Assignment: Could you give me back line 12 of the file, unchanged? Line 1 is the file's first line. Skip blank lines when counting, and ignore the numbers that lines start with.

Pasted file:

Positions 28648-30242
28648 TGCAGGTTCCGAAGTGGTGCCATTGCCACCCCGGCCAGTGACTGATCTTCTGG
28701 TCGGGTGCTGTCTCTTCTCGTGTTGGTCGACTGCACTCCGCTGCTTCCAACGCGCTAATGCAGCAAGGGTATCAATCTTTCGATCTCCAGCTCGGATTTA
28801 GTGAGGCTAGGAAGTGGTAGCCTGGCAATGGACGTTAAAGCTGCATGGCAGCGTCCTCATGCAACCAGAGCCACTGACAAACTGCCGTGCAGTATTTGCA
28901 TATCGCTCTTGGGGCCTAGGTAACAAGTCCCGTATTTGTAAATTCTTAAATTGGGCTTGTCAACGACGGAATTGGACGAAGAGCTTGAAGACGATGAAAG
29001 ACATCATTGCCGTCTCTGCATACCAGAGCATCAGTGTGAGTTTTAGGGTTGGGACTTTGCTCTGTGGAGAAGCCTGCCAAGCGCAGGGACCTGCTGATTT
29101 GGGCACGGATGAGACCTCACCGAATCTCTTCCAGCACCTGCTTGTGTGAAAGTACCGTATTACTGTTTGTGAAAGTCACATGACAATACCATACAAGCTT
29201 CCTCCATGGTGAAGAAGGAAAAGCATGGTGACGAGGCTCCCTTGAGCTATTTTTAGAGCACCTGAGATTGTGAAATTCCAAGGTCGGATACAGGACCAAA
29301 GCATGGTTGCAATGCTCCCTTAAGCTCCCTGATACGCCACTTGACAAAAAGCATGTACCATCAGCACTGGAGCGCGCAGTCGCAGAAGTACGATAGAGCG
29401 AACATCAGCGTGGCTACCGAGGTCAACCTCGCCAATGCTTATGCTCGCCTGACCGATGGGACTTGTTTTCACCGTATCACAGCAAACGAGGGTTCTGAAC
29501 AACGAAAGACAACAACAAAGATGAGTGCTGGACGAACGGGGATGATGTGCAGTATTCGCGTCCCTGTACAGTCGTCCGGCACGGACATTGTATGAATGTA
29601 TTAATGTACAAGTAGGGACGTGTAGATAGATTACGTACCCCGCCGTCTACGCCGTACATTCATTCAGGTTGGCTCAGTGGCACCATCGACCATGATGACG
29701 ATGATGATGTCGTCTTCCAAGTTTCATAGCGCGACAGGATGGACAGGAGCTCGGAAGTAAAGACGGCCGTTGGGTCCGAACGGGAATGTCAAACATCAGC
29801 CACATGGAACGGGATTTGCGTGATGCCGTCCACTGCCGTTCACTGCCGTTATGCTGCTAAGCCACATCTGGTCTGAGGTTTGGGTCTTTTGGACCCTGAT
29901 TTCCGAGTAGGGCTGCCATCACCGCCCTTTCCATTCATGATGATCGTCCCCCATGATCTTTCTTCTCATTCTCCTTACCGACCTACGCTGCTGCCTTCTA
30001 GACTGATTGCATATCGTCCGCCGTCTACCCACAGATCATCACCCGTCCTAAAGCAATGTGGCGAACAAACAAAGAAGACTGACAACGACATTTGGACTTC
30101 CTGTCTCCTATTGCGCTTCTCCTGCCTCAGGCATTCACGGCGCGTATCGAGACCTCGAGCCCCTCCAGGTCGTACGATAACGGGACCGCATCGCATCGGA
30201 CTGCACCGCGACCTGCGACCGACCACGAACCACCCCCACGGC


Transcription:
29601 TTAATGTACAAGTAGGGACGTGTAGATAGATTACGTACCCCGCCGTCTACGCCGTACATTCATTCAGGTTGGCTCAGTGGCACCATCGACCATGATGACG